1. Avoid Wearing too Tight or Restrictive Shirt/Brassiere
Excessive pressure on the milk ducts that cause hindrance in the milk flow can block ducts. So try to avoid wearing tight bras especially when your breasts are engorged or too full. It is also advised to not sleep on your stomach more often and use a baby carrier in which straps are not too tight.
2. Breastfeed the Baby Regularly
Regular breastfeeding empties the milk ducts and reduces the chance of mastitis development. Make sure you feed your baby every 2 to 3 hours or on-demand. Maintaining a healthy breastfeeding position is also important. So, hold your baby in the right position and put his chest on your chest for a good latch. It will also protect your nipples from becoming sore and will drain the breasts well.
3. Try Different Breastfeeding Positions
Using different breastfeeding positions when having a plugged duct can help you restore the milk flow and open that particular duct. Feed your baby on the breast that has a plugged duct. You can also massage that breast or apply heat while feeding the baby.
4. Use a Breast Pump When You’re Not Nursing Your Baby
If your baby is away or sleeps throughout the night without nursing then use a hand expression or a breast pump to keep the breast milk flowing. It is also helpful when you are weaning your baby and feel discomfort due to full breasts. When weaning, rather than stopping breastfeeding all of the sudden, try reducing it gradually.
5. Boost Your Immune System with a Healthy Diet
Infective mastitis can also be prevented if you increase the intake of foods that improve immunity. Foods that are rich in vitamin E, vitamin A, vitamin C, selenium, zinc, and other essential nutrients should be a part of your diet.
Eat fresh fruits and green vegetables as they are a natural source of vitamins. Nuts, beans, and legumes are also rich in nutrients that enhance immunity. Keep healthy breastfeeding snacks near when you are breastfeeding your little one. Drink plenty of water to maintain a normal body fluid level.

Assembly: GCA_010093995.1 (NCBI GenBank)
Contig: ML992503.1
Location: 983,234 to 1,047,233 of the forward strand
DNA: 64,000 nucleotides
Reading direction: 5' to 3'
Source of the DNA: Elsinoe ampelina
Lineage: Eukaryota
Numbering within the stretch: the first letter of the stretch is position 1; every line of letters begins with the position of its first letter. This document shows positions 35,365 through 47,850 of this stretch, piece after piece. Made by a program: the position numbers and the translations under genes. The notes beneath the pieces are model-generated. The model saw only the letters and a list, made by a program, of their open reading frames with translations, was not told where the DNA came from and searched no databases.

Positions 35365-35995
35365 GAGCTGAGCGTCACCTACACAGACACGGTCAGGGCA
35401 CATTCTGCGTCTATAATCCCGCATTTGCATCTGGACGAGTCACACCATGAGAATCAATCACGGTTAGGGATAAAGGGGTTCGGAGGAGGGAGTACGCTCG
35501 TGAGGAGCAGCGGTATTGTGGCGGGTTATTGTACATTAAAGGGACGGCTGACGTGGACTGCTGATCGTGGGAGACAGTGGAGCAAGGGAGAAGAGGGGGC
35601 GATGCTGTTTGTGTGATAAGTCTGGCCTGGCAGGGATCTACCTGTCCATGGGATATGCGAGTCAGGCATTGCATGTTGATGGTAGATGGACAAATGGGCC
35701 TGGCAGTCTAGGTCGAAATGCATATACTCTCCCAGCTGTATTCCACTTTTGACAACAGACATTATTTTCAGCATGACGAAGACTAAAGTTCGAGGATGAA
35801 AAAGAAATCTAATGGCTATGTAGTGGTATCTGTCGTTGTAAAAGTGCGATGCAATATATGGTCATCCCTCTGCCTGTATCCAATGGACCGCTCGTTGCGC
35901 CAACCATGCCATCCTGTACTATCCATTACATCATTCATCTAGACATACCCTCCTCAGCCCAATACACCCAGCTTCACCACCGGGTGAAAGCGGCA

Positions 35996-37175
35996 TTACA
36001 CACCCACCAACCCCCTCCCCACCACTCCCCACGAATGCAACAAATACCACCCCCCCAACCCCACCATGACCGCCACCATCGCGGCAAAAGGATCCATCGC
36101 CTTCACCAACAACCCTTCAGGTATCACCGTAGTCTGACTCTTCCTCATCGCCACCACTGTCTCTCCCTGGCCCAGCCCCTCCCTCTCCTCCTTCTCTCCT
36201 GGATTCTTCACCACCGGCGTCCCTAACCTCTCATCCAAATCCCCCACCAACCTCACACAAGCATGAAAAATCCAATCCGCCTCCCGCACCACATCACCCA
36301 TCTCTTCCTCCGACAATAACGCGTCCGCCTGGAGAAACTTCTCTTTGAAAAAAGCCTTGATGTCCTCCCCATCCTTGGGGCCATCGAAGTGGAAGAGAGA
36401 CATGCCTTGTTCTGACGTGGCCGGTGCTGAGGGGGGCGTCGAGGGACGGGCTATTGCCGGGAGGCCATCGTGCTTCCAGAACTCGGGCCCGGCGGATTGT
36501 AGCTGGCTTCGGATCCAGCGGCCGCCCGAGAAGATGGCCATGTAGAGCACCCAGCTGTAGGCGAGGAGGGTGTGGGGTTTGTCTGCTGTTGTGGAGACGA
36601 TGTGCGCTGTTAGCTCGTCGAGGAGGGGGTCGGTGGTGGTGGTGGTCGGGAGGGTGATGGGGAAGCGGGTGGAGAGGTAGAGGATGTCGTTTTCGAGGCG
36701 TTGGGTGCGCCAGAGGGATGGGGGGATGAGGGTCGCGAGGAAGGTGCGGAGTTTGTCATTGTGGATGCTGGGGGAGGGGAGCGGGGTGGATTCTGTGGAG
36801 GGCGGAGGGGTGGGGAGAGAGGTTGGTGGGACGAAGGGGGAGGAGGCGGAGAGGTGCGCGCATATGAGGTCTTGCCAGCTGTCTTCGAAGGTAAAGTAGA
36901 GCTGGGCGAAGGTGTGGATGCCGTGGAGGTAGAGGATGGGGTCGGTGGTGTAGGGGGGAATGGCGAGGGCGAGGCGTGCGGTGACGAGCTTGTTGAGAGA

6. Keep Your Breasts Clean to Prevent Infection
Bacteria that cause mastitis are usually found on the human skin. To prevent infective mastitis, it is important to maintain body hygiene. Do not neglect your health while taking care of your baby’s health because no mother would like getting sick when there is a baby beside her who needs her time and attention.
As breast milk has amazing antiseptic properties so use it for your own good. After feeding your baby, rub a few drops of your milk on your nipple and let it dry. Place the nursing pad on it once you notice that the milk has dried. If you have itchy or dry nipples, apply a nipple cream or coconut oil to reduce dryness and relieve the pain.
7. Reach out to a Lactation Consultant
To avoid mastitis-like complications during breastfeeding and to learn useful breastfeeding techniques, it is better to seek a lactation consultant. We can help you determine the factors that can lead to mastitis, provide you with a proper plan to avoid it, and even if you have developed it, we can guide you on how to reduce its recurrence.